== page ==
WW2 Veterans and Navigational Buoys!2019-05-28
Hello again everyone and welcome to my monthly blog for The World’s Greatest Vacations!
As I write this and as you may have seen from the front page of this website, CEO of The World’s Greatest Vacations, Richard Shane has just boarded Queen Mary 2 in New York for another iconic Transatlantic Crossing to Southampton, England, but this time he is in the company of some heroic Veterans of the Second World War who are making the Crossing to revisit the scene of their action – the Normandy beaches of France where they made their landings to bravely fight alongside the other Allied troops.
Cunard is always proud each year to take these Veterans across the Atlantic and I was privileged enough to be in Command of Queen Mary 2 last year, 2018, when we carried our previous group over to Southampton.
For all their advancing age, they are still a great bunch of guys and are very willing to answer questions and even to arrange a talk show in the Main Theatre for our other guests on board to enjoy! I was very pleased to be able to have a group photograph with these inspiring people, which I’ve included alongside this blog.
On to more Nautical matters and I find I am often asked about the meaning and purpose of the multitude of navigational buoys to be seen floating in just about all the harbours and narrow waterways of the world.
We see red buoys, green, black and yellow, black and red and red and white buoys securely moored to the sea bed and obviously there for a very specific purpose. Yes, even in these days of GPS satellite navigation and fully electronic navigational charts with radar pictures overlayed onto them, we still rely on the “Mark One Eyeball” as we say, to look out of the Bridge windows and spot the navigational buoys to affirm to ourselves exactly where we are and that we are in safe water.
So what do they signify? Well, the red and the green buoys indicate the safe water channel in which ships can safely proceed, as the water is confirmed to be deep enough for them to safely float. In many parts of the world, the red buoys are kept on the port (left) hand side of the ship as the ship enters the port and the green buoys are kept to starboard (the right hand side). That is known as the “System A” type of buoyage, however in the Americas “System B” is used wherein the rule “red right returning” is used, which means you keep the red buoys on your right hand side (starboard) when returning into port. So it is important to recognise which system is in use where you are in the world at the time, however it is only the colour of the buoys which differs – the shape of the buoys remains the same worldwide, which is a big help in recognising them!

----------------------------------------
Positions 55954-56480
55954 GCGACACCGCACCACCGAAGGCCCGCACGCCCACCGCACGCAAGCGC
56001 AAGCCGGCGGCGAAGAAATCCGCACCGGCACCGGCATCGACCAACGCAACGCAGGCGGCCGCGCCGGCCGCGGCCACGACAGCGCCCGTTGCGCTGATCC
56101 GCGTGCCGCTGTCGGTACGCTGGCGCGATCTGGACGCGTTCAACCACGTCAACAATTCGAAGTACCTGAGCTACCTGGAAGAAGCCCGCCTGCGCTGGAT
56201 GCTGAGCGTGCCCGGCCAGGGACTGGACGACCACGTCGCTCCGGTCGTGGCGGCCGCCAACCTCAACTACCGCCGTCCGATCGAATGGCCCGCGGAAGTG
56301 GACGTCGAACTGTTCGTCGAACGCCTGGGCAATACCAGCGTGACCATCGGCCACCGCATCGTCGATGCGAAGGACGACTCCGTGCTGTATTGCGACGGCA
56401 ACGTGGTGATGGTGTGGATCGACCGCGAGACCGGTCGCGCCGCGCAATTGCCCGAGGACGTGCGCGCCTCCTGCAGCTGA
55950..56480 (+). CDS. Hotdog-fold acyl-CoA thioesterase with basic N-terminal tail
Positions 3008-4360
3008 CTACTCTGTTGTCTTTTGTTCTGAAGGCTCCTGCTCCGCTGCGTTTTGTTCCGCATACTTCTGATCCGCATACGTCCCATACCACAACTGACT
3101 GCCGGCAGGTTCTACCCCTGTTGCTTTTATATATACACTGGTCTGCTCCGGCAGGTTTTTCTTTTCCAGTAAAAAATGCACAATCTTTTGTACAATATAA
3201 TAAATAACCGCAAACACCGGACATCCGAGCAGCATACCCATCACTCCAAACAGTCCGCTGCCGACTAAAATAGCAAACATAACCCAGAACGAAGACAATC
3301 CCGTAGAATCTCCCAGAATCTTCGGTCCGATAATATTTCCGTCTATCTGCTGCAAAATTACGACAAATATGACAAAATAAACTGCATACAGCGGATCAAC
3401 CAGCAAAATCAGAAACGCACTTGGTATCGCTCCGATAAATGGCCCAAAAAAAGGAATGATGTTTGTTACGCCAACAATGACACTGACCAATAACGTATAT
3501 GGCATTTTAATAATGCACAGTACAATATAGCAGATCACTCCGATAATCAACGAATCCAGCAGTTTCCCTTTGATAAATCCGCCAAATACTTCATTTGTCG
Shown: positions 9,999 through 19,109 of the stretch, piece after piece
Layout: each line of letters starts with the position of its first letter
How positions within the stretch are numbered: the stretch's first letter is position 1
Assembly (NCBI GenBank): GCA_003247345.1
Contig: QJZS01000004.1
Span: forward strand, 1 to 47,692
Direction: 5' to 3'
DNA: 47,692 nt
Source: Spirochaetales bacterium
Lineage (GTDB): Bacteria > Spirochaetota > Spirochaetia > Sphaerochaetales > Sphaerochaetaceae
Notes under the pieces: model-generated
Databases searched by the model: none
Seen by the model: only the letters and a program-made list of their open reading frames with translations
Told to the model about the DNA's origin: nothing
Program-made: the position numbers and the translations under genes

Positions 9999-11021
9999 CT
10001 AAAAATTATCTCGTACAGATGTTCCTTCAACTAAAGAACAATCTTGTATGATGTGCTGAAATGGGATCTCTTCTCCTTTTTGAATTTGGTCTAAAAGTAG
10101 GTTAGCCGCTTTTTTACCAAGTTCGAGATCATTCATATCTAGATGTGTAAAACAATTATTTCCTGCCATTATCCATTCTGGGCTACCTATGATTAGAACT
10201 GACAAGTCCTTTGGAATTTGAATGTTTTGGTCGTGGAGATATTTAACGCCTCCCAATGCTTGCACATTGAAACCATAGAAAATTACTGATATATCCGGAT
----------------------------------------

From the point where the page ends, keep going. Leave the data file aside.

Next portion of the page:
Cardinal buoys however, are the same the world over and these are the black and yellow buoys with black cones for top-marks mounted on the top of the buoys.
These are named “cardinal” as they mark the north, south, east and west and may be positioned around a particular danger, such as a dangerous wreck on the sea bed.
The rule of these buoys is that for a North Cardinal Buoy, you must pass to the north of it to keep safely away from the danger it is marking and for a south cardinal buoy you must pass to the south of it and so on. I’ll include a photo diagram of these buoys as well, so you can better see what I mean.
All cardinal buoys are coloured black and yellow, but the clever part are the black cones on the top of the buoys. On the North buoy both cones point upwards, on the South buoy the two cones point downwards,, on the east buoy the cones are mounted bases together and on the west buoy the cones are apexes together, which i always think almost forms a “W” shape for West…!
There are also black and red buoys with two black spheres on top which simply mark an isolated danger, red and white buoys which are known as safe water marks and which may be at the outer end of a buoyed channel when all water from then on out to sea is of a safe depth, as well as red and green buoys to mark the “preferred channel” to use.
All navigational buoys also have a distinctive flashing light at night which also aids in recognising which type of buoy it is. Many buoys now self-power their night time flashing lights with solar panels which are also mounted on the actual buoy. Finally, it is of course vital that these buoys stay where they are supposed to be and to that end they are securely anchored with a long length of heavy chain to a solid concrete block on the sea bed.
I do hope that this is of interest and that it answers at least some of the questions you may have – I am sure there are many amateur but enthusiastic sailors out there reading my blogs and these buoys are as important to you and your crew and guests as they are to a giant ship such as Queen Mary 2!
Until next month, safe travels and don’t forget to plan your next adventures through the pages of The World’s Greatest Vacations…!!
Captain (recently retired)
Queen Mary 2.